Mr Matthew Barzun, US Ambassador to the UK, visited Long Road this morning to talk to Politics and History students. The visit was part of a regular programme which enables the Ambassador to engage with younger people and listen to their views of international and domestic US policy. To date he has visited 110 schools and sixth form colleges.
The event started with an interactive powerpoint during which students could vote on different topics. For example, 73% said they would like to work or study in the United States – but 93% thought that the UK treats minority groups better than the US does, and 100% said that they would rather face a medical emergency in the UK! Mr Barzun commented that health professionals in the US are legally and ethically required to treat all emergencies equally – and that ‘Obamacare’ has been set up to provide medical care for non-insured people in post- or non-emergency situations.
Mr Barzun was very interested by our student’s choice of the most important international challenge facing the world today. They voted 37% for climate change – the first school / college to put this in first place – although the visit did take place during the Paris Climate Summit.
Students were asked about US and UK involvement in world problems. 47% thought that the US was too involved, whereas 67% thought that the UK was not involved enough. Nevertheless, the US Navy was the top choice of rescue vessel provider (not including the UK) in a humanitarian crisis.
Students then wrote down what most frustrated or annoyed them about the US. Responses included corporate lobbying, gun law, excess US involvement in world affairs, the federal system in relation to the death penalty, police violence and the handling of the Syrian crisis. Mr Barzun used comments relating to international relations to draw up a quadrant with ‘hands off / hands on/ on the X axis and ‘helps situation / doesn’t help’ on the Y axis. Students suggested what might go in each box. For example, US involvement in WW2 helped whereas the ‘hands on’ approach in Vietnam did not. A hands off / did not help situation was the genocide in Rwanda.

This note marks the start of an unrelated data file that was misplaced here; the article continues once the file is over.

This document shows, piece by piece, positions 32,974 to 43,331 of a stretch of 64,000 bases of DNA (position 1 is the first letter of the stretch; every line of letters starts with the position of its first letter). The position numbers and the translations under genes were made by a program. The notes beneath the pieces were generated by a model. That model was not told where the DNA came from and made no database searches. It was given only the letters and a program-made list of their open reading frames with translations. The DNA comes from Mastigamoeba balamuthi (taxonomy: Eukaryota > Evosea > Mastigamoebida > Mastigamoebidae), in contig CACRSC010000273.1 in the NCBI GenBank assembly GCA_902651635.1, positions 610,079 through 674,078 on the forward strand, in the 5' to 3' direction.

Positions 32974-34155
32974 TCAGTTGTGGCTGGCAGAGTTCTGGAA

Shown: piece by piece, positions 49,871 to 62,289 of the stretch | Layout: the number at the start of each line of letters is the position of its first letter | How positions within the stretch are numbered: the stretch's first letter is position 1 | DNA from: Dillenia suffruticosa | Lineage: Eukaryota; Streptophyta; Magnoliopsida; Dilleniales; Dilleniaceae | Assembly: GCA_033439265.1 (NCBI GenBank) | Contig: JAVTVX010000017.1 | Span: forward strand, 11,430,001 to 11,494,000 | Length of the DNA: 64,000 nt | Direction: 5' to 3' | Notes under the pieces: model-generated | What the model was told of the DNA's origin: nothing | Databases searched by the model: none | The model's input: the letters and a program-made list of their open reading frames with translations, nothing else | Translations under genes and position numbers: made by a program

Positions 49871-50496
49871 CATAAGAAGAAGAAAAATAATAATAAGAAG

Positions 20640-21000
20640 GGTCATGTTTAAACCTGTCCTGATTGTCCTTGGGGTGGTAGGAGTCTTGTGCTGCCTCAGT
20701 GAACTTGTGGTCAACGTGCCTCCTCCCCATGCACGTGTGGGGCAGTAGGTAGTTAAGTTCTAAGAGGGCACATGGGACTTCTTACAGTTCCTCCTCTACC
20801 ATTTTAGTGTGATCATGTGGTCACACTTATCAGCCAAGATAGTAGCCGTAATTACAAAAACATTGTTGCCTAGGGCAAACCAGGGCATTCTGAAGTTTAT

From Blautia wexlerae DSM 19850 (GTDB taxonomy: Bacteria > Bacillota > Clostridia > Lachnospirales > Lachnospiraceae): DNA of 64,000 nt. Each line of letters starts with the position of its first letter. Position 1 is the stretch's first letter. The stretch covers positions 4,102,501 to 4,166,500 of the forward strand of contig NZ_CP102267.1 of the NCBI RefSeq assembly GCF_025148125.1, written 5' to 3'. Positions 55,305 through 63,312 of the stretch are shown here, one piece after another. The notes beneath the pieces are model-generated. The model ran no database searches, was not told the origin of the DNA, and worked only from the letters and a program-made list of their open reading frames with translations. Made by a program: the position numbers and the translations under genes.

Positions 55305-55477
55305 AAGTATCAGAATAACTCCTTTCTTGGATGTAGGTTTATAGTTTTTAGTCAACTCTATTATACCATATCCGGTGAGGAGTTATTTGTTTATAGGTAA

Mr Barzun commented that the US ‘hands on’ policies worked best when they used a range of tools – not just military options, but also aid, political pressure, diplomacy and sanctions. He gave as examples of international multi-tool co-operation the Marshall Plan and the rebuilding of not just Allied countries but also Germany and Japan after the Second World War, and the work carried out with the UK to battle Ebola in West Africa.
Concerning domestic policies, Mr Barzun discussed gun control with relation to the US constitution and explained how the right to bear arms was originally linked to the existence of a militia, rather than as one of the ‘five freedoms’. He did point out that there were now restrictions on gun ownership. He also talked about the progress made since the original constitution was drawn up, from the 1780s when only white, male landowners were allowed to vote, to the modern day and the rights of LGBT members.
To round off the event, Mr Barzun asked students what they liked about the US – this included Barack Obama, the country’s vision, the fact that the US is our ally and the freedom its citizens enjoy.
Finally, Mr Barzun awarded a US medal to Lucy Duckworth, whom was one of two students nominated by the Politics department for her commitment to and achievement in A level Politics. The other winner, Weronika Kurzynska, was unable to attend.
Christine Sherwin, Principal of Long Road Sixth Form College, says: “This was a unique opportunity for our Politics and History students to make direct contact with a member of the United States’ administration. To receive a visit from, and be able to converse with, the US Ambassador to the UK was an immense privilege, and one which I am sure they will never forget. We are extremely grateful to the US Embassy for making possible this informative, stimulating and thought-provoking event.”